New Scottish government research shows that the biggest impact of pupil’s behavioural challenges falls on schools’ support staff, who are the lowest paid and receive the least training and support, says UNISON.
The government’s Behaviour in Scottish schools: research report 2023 shows that 86% of support staff encounter low level disruptive behaviour every day, with 66% experiencing verbal abuse and 59% experiencing physical aggression on a regular basis.
The union say that this new government report supports what UNISON members working in schools have been telling their union. That the lowest paid, mostly women support staff are the ones who are expected to deal with pupils with the most challenging behaviour.
The government report is based on surveys and interviews with head teachers and teachers, and focus groups with classroom-based support staff. The report confirms that the incidence of serious disruptive behaviours has increased since the last report in 2016. There has also been a notable increase in primary school support staff saying they are negatively impacted by verbal abuse, physical aggression and violence towards themselves and other staff.
UNISON say that support staff were more likely than teachers to report that serious disruptive behaviours have the greatest negative impact on them.
UNISON Scotland chair of the education issues group, Lorraine Thompson said: “No-one should have to face violence and abusive behaviour at their work and if they do they need to be properly supported to deal with it.
Yet in our schools in Scotland, it is the lowest paid mostly women support staff who deal with challenging and disruptive behaviour every day.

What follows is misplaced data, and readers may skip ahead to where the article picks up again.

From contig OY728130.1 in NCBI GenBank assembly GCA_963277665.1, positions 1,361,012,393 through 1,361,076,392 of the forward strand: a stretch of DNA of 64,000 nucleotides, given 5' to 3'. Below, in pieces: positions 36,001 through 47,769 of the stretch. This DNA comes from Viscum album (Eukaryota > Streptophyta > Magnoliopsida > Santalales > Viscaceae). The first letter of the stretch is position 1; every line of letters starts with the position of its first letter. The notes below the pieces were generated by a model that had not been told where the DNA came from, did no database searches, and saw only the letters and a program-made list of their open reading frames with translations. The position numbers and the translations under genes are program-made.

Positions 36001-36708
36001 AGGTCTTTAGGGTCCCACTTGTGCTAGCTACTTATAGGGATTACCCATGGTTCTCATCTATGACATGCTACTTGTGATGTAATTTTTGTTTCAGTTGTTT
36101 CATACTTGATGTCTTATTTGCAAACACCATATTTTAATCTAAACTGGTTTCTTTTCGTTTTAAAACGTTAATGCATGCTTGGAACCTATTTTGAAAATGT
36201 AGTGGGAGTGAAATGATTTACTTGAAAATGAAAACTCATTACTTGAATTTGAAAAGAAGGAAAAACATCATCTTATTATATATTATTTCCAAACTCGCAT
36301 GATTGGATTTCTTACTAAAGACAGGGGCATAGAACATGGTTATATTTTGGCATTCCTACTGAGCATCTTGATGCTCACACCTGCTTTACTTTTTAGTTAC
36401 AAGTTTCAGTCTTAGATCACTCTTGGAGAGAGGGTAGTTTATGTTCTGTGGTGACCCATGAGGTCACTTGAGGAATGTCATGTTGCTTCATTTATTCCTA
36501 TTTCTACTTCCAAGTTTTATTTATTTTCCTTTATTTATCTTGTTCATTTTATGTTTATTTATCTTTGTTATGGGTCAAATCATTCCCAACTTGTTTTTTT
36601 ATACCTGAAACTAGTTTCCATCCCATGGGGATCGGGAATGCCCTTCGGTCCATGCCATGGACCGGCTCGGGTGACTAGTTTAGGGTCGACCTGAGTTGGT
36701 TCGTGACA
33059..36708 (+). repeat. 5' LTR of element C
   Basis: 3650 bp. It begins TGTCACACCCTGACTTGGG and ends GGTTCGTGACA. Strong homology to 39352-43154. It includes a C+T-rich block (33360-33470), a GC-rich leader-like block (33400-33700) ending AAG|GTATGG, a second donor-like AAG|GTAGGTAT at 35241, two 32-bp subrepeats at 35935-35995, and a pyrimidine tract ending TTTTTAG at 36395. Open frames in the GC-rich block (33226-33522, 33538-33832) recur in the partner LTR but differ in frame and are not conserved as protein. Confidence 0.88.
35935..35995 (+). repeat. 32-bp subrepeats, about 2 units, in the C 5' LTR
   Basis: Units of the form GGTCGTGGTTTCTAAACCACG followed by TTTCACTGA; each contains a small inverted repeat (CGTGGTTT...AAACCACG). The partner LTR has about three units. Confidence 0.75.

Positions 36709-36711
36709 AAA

The money announced by the Scottish government is wholly inadequate for the challenges their own research outlines. We need substantial investment not only in our schools but also the wider support teams that children and young people need.
UNISON Scotland regional manager, Kay Sillars said: “UNISON have consistently raised violence and abuse of school support staff with employers and government. Most support staff experience difficult behaviour every day. It is not acceptable, now that we have the evidence to back up what we know is a growing problem we need to see government funding and action to help schools deal with it.
Support staff need to be provided with training, support and time to fully participate in developing strategies to support the pupils they are working with. But we also need increased investment in youth clubs, family social work and educational psychiatrists. UNISON are raising these findings with the government.”
Notes for editors
Read the UNISON Scotland briefing on the Scottish government report here
Read the Scottish government: Behaviour in Scottish schools report here